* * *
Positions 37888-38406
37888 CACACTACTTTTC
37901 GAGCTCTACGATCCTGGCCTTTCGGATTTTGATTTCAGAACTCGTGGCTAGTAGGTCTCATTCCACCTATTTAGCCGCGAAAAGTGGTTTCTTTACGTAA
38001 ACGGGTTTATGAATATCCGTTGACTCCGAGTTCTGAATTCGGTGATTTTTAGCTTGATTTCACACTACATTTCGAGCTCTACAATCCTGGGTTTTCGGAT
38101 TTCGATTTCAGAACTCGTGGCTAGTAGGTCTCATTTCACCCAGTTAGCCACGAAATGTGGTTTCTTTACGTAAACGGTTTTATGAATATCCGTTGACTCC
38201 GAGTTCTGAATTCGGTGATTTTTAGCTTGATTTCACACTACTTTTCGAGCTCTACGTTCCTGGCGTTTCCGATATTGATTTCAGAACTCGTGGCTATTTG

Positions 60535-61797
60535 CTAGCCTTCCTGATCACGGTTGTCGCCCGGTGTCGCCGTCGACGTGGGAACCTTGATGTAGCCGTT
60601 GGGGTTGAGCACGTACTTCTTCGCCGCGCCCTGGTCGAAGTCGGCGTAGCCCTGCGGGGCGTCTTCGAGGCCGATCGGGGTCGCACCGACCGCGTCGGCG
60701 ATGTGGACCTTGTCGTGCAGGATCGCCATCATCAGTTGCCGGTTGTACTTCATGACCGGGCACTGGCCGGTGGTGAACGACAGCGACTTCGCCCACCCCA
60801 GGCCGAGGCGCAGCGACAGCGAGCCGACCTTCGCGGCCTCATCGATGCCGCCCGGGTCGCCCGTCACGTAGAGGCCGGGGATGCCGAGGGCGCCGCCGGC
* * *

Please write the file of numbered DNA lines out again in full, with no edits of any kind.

Positions 37888-38406
37888 CACACTACTTTTC
37901 GAGCTCTACGATCCTGGCCTTTCGGATTTTGATTTCAGAACTCGTGGCTAGTAGGTCTCATTCCACCTATTTAGCCGCGAAAAGTGGTTTCTTTACGTAA
38001 ACGGGTTTATGAATATCCGTTGACTCCGAGTTCTGAATTCGGTGATTTTTAGCTTGATTTCACACTACATTTCGAGCTCTACAATCCTGGGTTTTCGGAT
38101 TTCGATTTCAGAACTCGTGGCTAGTAGGTCTCATTTCACCCAGTTAGCCACGAAATGTGGTTTCTTTACGTAAACGGTTTTATGAATATCCGTTGACTCC
38201 GAGTTCTGAATTCGGTGATTTTTAGCTTGATTTCACACTACTTTTCGAGCTCTACGTTCCTGGCGTTTCCGATATTGATTTCAGAACTCGTGGCTATTTG

Positions 60535-61797
60535 CTAGCCTTCCTGATCACGGTTGTCGCCCGGTGTCGCCGTCGACGTGGGAACCTTGATGTAGCCGTT
60601 GGGGTTGAGCACGTACTTCTTCGCCGCGCCCTGGTCGAAGTCGGCGTAGCCCTGCGGGGCGTCTTCGAGGCCGATCGGGGTCGCACCGACCGCGTCGGCG
60701 ATGTGGACCTTGTCGTGCAGGATCGCCATCATCAGTTGCCGGTTGTACTTCATGACCGGGCACTGGCCGGTGGTGAACGACAGCGACTTCGCCCACCCCA
60801 GGCCGAGGCGCAGCGACAGCGAGCCGACCTTCGCGGCCTCATCGATGCCGCCCGGGTCGCCCGTCACGTAGAGGCCGGGGATGCCGAGGGCGCCGCCGGC